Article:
Mould toxins in buildings damaged by moisture are considerably more prevalent than was previously thought, according to new international research. Erica Bloom from the Division of Medical Microbiology at Lund University in Sweden has contributed to research in this field by analysing dust and materials samples from buildings damaged by mould. Virtually all of the samples contained toxins from mould…

New hybrid nanostructures detect nanoscale magnetism

— 12:26 GMT | Technology

A key challenge of nanotechnology research is investigating how different materials behave at lengths of merely one-billionth of a metre. When shrunk to such tiny sizes, many everyday materials exhibit interesting and potentially beneficial new properties…

Rivers of gas flow around stars in new space image

— 12:26 GMT | Astronomy

A new image from NASA's Spitzer Space Telescope shows a turbulent star-forming region, where rivers of gas and stellar winds are eroding thickets of dusty material. The picture provides some of the best examples yet of the ripples of gas, or bow shocks, that can form around stars in choppy cosmic waters…

DOE Joint Genome Institute completes soybean genome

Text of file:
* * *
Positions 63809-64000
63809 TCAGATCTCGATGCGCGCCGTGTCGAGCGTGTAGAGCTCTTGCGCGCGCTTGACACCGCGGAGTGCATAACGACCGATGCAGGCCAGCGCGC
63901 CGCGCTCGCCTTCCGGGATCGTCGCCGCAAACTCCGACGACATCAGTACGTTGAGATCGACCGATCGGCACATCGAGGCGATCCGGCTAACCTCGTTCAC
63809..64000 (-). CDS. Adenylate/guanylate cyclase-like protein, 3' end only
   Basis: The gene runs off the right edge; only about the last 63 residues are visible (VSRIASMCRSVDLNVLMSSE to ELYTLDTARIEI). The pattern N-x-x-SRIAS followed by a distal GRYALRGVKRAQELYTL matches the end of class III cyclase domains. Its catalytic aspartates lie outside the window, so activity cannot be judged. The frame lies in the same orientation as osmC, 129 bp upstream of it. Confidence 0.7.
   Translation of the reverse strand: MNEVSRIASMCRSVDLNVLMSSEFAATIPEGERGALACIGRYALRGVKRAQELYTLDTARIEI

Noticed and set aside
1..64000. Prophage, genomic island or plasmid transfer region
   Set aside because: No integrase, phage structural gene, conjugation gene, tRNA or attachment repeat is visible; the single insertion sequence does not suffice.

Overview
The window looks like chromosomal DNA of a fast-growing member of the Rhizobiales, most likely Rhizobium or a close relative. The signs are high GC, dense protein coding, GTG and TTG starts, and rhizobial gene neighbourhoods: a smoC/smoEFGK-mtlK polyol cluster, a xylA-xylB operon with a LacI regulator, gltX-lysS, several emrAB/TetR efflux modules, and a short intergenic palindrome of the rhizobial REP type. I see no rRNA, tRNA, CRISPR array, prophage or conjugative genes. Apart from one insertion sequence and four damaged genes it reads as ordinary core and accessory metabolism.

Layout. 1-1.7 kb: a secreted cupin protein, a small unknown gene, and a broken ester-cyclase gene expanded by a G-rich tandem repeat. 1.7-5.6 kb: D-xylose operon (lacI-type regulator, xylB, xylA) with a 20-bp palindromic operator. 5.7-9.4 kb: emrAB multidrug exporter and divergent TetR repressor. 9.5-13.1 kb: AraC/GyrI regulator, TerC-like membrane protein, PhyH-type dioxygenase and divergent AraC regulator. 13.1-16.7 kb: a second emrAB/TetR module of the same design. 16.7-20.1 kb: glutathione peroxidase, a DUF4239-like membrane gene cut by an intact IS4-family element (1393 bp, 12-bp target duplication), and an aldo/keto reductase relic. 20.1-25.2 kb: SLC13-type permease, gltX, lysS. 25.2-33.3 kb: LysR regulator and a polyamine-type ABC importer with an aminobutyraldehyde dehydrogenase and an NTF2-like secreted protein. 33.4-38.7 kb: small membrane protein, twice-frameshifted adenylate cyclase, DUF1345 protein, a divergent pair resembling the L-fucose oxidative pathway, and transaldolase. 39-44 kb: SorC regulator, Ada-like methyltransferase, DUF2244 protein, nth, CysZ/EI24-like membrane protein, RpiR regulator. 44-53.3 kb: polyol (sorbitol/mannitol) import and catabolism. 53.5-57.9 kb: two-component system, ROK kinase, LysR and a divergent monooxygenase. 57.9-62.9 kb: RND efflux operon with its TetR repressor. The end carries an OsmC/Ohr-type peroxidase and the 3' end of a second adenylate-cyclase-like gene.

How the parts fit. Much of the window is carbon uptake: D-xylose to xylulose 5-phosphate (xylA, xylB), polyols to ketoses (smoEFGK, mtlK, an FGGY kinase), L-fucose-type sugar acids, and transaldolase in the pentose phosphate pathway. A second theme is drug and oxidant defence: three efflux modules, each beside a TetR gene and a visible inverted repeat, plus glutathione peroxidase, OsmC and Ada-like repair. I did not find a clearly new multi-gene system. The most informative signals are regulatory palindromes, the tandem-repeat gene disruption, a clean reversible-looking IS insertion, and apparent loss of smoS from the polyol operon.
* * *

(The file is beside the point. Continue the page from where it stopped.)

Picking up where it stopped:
— 12:26 GMT | Biology

The U.S. Department of Energy Joint Genome Institute (DOE JGI) has released a complete draft assembly of the soybean (Glycine max) genetic code, making it widely available to the research community to advance new breeding strategies for one of the world's most valuable plant commodities. Soybean not only accounts for 70 percent of the world's edible protein, but also is an emerging feedstock for biodiesel production. Soybean is second only to corn as an agricultural commodity and is the leading U.S. agricultural export…

Late Neanderthals and modern human contact in Iberia

— 12:26 GMT | Geology and palaeontology

It is widely accepted that Upper Palaeolithic early modern humans spread westward across Europe about 42,000 years ago, variably displacing and absorbing Neanderthal populations in the process. However, Middle Palaeolithic, presumably Neanderthal, assemblages persisted for another 8,000 years in Iberia. It has been unclear whether these late Middle Paleolithic Iberian assemblages were made by Neanderthals, and what the nature of those humans might have been…

'Mars Webcam' offline for low-bit-rate season

— 12:26 GMT | Astronomy

On 5 December 2008, Mars and Earth lined up on opposite sides of the Sun, forcing radio signals between the ground and the spacecraft to pass through the Sun's turbulent upper atmosphere. This marks the start of 'low-bit-rate season,' and the Visual Monitoring Camera - the 'Mars Webcam' on board Mars Express - is now temporarily offline…

CT scans reveal that dinosaurs were airheads

— 12:26 GMT | Geology and palaeontology

Palaeontologists have long known that dinosaurs had tiny brains, but they had no idea the beasts were such airheads. A new study by Ohio University researchers Lawrence Witmer and Ryan Ridgely found that dinosaurs had more air cavities in their heads than expected. By using CT scans, the scientists were able to develop 3-D images of the dinosaur skulls that show a clearer picture of the physiology of the airways…

9 December 2008 — 80 stories